HRC is deeply saddened to learn of the death of Royal Poetical Starz, a 26-year-old Black transgender woman who was fatally shot in Miami Gardens, Florida on October 2, 2021. Starz’s death is at least the 40th violent killing of a transgender or gender non-conforming person in 2021. We say “at least” because too often these deaths go unreported — or misreported.
Starz was a graduate of Florida Career College Vocational School. According to South Florida Gay News, a friend described her as “the life of the party...everyone loved how Poetical was dressed. They would always comment, ‘Girl, I love that hair.’ Or ‘Girl, I love those nails.’”
A GoFundMe was set up to support Starz’s funeral and included the following obituary:
“She left a lasting impression on everyone that she met. Her infectious smile and bigger than life personality brightened every room that she walked into. Her personality was so magnetizing that it was not uncommon for her to get flattering comments from random strangers. She was an ambitious and talented singer that produced many beautiful recordings. She is described by many as a person that would go out of her way to help others when they needed it the most.
She enriched many lives and will be deeply missed. Unfortunately, we will never get to hear her sing again or become the Star that she was destined to be.”
HRC recorded 44 deaths of transgender and gender non-conforming people in 2020, more than in any year since we began tracking this violence in 2013.
The Miami Gardens Police Department has not released much information, but confirmed the shooting took place and stated that they would disclose more details at a later time.
More than 10,000 hate crimes in the U.S. involve a firearm each year, which equates to more than 28 each day, according to a 2020 report from HRC, Everytown for Gun Safety Support Fund, Giffords Law Center and Equality Florida titled “Remembering and Honoring Pulse: Anti-LGBTQ Bias and Guns Are Taking Lives of Countless LGBTQ People.” The report also notes a marked increase in anti-LGBTQ hate crimes, especially against transgender people. According to the 2017-2019 Transgender Homicide Tracker, three-fourths of confirmed homicides against transgender people have involved a gun, and nearly eight in 10 homicides of Black trans women involve a gun. Further, advocates saw a 43% increase in the formation of anti-LGBTQ hate groups in 2019.
In an injustice compounding this tragedy, Starz was misgendered in some media and police reports. Anti-transgender stigma is exacerbated by callous or disrespectful treatment by some in the media, law enforcement and elected offices. According to HRC research, it is estimated that approximately three-quarters of all known victims were misgendered by the media and/or by law enforcement. In the pursuit of greater accuracy and respect, HRC offers guidelines for journalists and others who report on transgender people. HRC, Media Matters and the Trans Journalists Association have also partnered on an FAQ for reporters writing about anti-trans violence.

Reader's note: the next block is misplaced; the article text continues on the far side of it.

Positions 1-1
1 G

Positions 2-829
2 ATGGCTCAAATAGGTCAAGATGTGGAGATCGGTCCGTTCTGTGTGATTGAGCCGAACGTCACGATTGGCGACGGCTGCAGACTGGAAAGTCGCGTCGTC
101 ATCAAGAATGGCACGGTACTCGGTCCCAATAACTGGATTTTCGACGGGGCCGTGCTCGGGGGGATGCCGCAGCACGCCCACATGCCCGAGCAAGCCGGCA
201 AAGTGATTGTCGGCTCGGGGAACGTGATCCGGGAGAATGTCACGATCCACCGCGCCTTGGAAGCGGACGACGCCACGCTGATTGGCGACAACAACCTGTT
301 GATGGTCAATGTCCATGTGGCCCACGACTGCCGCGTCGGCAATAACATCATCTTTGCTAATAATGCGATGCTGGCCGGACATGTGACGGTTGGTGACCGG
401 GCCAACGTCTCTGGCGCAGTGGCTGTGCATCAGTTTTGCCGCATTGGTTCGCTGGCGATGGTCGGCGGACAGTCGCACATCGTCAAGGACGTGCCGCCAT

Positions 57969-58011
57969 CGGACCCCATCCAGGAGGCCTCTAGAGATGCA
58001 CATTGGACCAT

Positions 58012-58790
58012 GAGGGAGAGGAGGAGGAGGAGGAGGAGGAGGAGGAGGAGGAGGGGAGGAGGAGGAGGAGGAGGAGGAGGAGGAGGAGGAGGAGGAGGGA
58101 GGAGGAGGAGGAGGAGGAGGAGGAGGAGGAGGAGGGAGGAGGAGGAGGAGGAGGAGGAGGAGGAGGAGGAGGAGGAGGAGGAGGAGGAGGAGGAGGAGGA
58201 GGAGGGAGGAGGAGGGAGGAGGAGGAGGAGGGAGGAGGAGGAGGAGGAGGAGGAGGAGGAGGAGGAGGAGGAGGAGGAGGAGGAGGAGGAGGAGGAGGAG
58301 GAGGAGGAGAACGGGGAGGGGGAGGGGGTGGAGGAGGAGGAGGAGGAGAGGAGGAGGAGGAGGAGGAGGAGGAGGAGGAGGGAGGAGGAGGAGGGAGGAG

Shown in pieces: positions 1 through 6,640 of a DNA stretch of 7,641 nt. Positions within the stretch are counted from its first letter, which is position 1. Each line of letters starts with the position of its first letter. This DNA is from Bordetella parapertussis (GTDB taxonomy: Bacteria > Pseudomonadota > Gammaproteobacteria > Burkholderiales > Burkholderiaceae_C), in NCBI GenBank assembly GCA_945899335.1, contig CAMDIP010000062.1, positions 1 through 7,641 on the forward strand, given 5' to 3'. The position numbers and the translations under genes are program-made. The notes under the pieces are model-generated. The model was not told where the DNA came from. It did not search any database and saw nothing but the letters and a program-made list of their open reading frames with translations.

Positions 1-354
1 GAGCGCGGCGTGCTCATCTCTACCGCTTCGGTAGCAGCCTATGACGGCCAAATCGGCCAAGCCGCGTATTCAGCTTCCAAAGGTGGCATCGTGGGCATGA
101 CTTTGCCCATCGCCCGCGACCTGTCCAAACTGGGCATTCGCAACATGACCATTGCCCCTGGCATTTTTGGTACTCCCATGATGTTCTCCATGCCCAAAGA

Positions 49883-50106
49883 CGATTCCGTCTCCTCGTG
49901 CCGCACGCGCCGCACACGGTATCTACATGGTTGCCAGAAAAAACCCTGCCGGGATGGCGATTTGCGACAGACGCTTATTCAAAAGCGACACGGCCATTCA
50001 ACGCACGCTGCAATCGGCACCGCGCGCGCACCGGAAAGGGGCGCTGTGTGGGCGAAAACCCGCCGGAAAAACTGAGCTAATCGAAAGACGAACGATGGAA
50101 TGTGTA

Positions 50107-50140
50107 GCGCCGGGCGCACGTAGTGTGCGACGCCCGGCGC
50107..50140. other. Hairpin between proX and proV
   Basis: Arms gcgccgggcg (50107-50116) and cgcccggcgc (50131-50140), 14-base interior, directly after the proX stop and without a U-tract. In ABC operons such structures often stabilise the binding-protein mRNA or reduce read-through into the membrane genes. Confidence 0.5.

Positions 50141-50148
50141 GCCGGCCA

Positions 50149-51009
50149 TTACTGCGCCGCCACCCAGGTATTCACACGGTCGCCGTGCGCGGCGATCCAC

At the state level, the Florida Commission on Human Relations recently announced its intention to fully implement the Bostock v. Clayton County decision to effectively extend non-discrimination protections in employment, housing, and public spaces to LGBTQ residents. While Florida does include sexual orientation as a protected characteristic in its hate crimes law, it does not expressly include gender identity. While recent weeks have seen some gains that support and affirm transgender people, we are also currently facing anti-LGBTQ attacks at many levels of government, with more than 260 anti-LGBTQ bills under consideration in state legislatures across the country, more than 120 of which directly target transgender people.
We must demand better from our elected officials and reject harmful anti-transgender legislation at the local, state and federal levels, while also considering every possible way to make ending this violence a reality. It is clear that fatal violence disproportionately affects transgender women of color, especially Black transgender women. The intersections of racism, transphobia, sexism, biphobia and homophobia conspire to deprive them of necessities to live and thrive, so we must all work together to cultivate acceptance, reject hate and end stigma for everyone in the trans and gender non-conforming community.
In order to work towards this goal and combat stigma against transgender and non-binary people, HRC has collaborated with WarnerMedia on a PSA campaign to lift up their voices and stories. Learn more and watch the PSAs here.
HRC has also launched the “Count Me In” campaign to encourage everyone, LGBTQ people and allies, to get loud, get visible and spread awareness on behalf of transgender and non-binary people. The more people who show they care, including allies and trans and non-binary people who speak up for the most marginalized in our community, the more hearts and minds we will change. Learn more and take action at hrc.org/CountMeIn.
In the pursuit of greater accuracy and respect, HRC offers guidelines for journalists and others who report on transgender people. HRC, Media Matters and the Trans Journalists Association have also partnered on an FAQ for reporters writing about anti-trans violence. For more information about HRC’s transgender justice work, visit hrc.org/transgender.